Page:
Volume 37, Issue 3, March 2002
An Inside Report on a Members-Only Topic
by Dez Farnady
To those of us who have spent all or a large portion of our working lives in the glass industry, it is much like being a member of a large, private club. Clubrooms may well be the offices of vendors or customers with whom we have spent a lot of time or have done a lot of business. The club lounge is often the restaurant or bar you have frequented with your customers of many years. The clubhouse is the trade show or convention where all of us gather to swap lies or tell stories or maybe even learn something new when we thought we already knew everything about the business.
While I have mentioned before that I don’t much like the clubhouse anymore, it is not because I did not enjoy it, but because it has become a little too pricey for me. I still love the opportunity to press the flesh and renew old acquaintances with out-of-towners or old friends who have moved a little way out of my travel routes. Normally, when you cut down on travel because jobs or circumstances have changed, you lose touch with people with whom you shared time and bread. At one time in my life I traveled to see “club members” from Northern California down through Central San Joaquin Valley with stops in the famous desert hot spots of Sacramento, Modesto, Fresno, Visalia and Bakersfield all the way to Los Angeles. Contrary to possible public perception, there are some fine dining establishments along old Route 99 (that is, if the locals show you where they are).
I would also see club members on my periodic trips to the Pacific Northwest. I was a regular at the Valley River Inn in Oregon, and a frequent diner at the hash houses of Kent, Puyallup and Bellevue, usually with customers. When you run into those guys at trade shows it is like old home week whether in Phoenix or Las Vegas.
My favorite clubroom in San Francisco was not what you might think. It was not a flashy, white-tableclothed dinner house in the financial district with expensive wine and stuffy waiters. This was a hidden place out in the suburbs off Church St. behind a German deli and reserved for the cognoscenti. If you did not know it was there you could never find it. It is gone now because the owner finally got tired of making all of that money and maybe, just maybe, she had had enough of us drinking her beer. Regrettably, she closed her doors the fall of last year. I had the good fortune of being able to help drain the last barrel of Spaten while breaking bread with one of those glazing contractors who knew the distinction between food in San Francisco or eating and drinking beer at Speckman’s.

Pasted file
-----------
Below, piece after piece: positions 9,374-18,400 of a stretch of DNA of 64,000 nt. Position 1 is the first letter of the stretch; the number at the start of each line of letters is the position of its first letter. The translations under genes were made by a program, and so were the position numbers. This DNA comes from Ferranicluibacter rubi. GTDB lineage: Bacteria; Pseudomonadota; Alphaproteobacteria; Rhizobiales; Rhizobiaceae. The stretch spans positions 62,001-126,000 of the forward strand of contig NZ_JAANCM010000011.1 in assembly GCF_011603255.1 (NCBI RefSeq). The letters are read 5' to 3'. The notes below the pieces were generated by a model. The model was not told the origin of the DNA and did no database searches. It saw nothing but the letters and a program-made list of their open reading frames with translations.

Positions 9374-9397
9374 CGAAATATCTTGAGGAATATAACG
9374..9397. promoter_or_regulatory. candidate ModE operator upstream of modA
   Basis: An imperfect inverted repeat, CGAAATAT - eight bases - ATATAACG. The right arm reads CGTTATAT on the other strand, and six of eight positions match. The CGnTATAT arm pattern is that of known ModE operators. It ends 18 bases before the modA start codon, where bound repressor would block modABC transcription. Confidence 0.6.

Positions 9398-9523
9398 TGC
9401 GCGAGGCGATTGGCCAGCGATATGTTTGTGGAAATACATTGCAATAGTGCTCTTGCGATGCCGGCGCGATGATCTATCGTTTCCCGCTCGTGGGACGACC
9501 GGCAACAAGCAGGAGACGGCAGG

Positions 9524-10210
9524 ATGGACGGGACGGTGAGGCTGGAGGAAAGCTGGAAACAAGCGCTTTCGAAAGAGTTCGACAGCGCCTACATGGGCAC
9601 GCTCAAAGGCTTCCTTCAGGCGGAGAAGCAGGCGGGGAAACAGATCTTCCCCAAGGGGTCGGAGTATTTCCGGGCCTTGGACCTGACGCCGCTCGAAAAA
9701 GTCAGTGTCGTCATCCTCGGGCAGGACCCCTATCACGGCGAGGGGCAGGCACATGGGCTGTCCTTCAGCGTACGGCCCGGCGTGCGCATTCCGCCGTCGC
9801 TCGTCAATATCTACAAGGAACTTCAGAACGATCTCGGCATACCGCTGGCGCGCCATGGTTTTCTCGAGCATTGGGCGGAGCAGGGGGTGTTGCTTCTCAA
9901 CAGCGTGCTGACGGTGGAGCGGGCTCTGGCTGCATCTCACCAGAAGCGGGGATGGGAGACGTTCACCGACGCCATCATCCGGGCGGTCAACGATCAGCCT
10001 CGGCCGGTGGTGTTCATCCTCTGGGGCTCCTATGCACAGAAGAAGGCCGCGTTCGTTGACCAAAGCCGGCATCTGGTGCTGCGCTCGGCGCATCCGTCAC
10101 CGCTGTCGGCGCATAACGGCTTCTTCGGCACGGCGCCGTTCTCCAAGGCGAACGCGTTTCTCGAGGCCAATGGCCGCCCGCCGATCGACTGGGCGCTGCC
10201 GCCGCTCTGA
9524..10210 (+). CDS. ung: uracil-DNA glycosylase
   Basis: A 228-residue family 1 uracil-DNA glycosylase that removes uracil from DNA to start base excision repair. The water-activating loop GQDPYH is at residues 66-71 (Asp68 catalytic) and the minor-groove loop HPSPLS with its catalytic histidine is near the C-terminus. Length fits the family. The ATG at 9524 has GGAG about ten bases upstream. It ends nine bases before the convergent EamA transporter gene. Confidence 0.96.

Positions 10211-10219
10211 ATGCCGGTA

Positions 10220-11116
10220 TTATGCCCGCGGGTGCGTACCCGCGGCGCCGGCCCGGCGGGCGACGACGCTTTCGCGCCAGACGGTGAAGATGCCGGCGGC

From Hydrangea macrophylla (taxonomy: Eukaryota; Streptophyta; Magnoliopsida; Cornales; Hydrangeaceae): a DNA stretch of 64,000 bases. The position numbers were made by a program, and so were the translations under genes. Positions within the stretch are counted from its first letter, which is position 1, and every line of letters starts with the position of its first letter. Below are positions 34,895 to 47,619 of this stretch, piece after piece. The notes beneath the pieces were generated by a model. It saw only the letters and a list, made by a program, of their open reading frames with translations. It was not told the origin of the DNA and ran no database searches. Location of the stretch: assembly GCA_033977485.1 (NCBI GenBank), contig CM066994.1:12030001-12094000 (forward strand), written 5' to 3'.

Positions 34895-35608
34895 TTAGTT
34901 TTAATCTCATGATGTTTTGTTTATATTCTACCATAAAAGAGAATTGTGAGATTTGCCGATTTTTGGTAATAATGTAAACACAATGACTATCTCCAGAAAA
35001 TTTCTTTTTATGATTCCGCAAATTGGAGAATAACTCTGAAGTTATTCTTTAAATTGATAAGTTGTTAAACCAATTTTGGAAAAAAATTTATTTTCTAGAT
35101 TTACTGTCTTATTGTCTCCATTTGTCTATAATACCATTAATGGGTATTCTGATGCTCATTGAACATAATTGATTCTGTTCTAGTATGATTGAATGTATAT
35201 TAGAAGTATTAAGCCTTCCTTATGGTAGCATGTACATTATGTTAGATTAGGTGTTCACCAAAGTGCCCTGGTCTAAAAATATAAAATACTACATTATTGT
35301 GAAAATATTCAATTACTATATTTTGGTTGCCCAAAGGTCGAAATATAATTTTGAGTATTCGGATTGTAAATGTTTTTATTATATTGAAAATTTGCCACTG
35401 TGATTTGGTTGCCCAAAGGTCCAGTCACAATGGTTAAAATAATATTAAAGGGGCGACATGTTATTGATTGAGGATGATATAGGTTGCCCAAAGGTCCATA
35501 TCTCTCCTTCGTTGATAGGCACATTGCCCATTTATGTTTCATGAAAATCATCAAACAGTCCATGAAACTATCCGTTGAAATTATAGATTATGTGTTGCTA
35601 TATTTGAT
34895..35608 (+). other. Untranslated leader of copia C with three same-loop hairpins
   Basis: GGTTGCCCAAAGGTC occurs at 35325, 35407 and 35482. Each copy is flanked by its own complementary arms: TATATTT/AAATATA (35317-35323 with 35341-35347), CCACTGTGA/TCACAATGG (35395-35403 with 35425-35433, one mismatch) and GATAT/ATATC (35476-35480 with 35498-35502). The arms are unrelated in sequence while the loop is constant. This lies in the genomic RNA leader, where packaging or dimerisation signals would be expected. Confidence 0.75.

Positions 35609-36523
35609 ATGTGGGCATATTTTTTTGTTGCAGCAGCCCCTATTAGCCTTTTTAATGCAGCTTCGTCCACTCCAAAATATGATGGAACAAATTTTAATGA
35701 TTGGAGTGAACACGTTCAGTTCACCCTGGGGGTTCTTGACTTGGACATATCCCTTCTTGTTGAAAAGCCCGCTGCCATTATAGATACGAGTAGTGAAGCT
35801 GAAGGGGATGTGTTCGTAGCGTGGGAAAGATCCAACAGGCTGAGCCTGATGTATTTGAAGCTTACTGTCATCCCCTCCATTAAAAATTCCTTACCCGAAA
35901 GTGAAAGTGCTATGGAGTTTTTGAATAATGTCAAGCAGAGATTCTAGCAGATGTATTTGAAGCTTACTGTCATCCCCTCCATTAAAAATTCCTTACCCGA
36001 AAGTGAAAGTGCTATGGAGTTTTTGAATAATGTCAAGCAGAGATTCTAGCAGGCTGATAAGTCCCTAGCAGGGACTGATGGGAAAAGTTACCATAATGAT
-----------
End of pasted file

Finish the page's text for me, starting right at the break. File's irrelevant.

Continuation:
The members of the club who frequently broke bread—hell, drank beer—with me at Speckman’s included every estimator, project manager and superintendent working for every major glazing contractor in San Francisco. I worked for a big company and sold and entertained a lot of big customers. For more than 20 years there were a dozen or more glass houses, including the two biggest glass contractors now long gone, Cobbledick-Kibbe and Habenicht and Howlett. Their first choice when I took them to lunch in San Francisco was “the German.” The food was good enough to get periodic write-ups in the snobby San Francisco papers, and the beer was good enough to be able to stretch lunch into the early evening hours when that was still a politically correct way to entertain customers. After a few years I stopped looking at the menu because I knew it by heart.
While I feel like I am a member of a pretty exclusive club, I do know some people who whine about the glass business. For them the industry must be like an immense spider web, and they are the flies fluttering in the web only to get more wrapped up in it. It is tough to get out. While you can move from company to company it is difficult to leave the industry. If you are like me and most of my friends, you may have to change jobs on occasion because circumstances change, but you are still a member of the club
and there is always a good club lounge somewhere around the corner.
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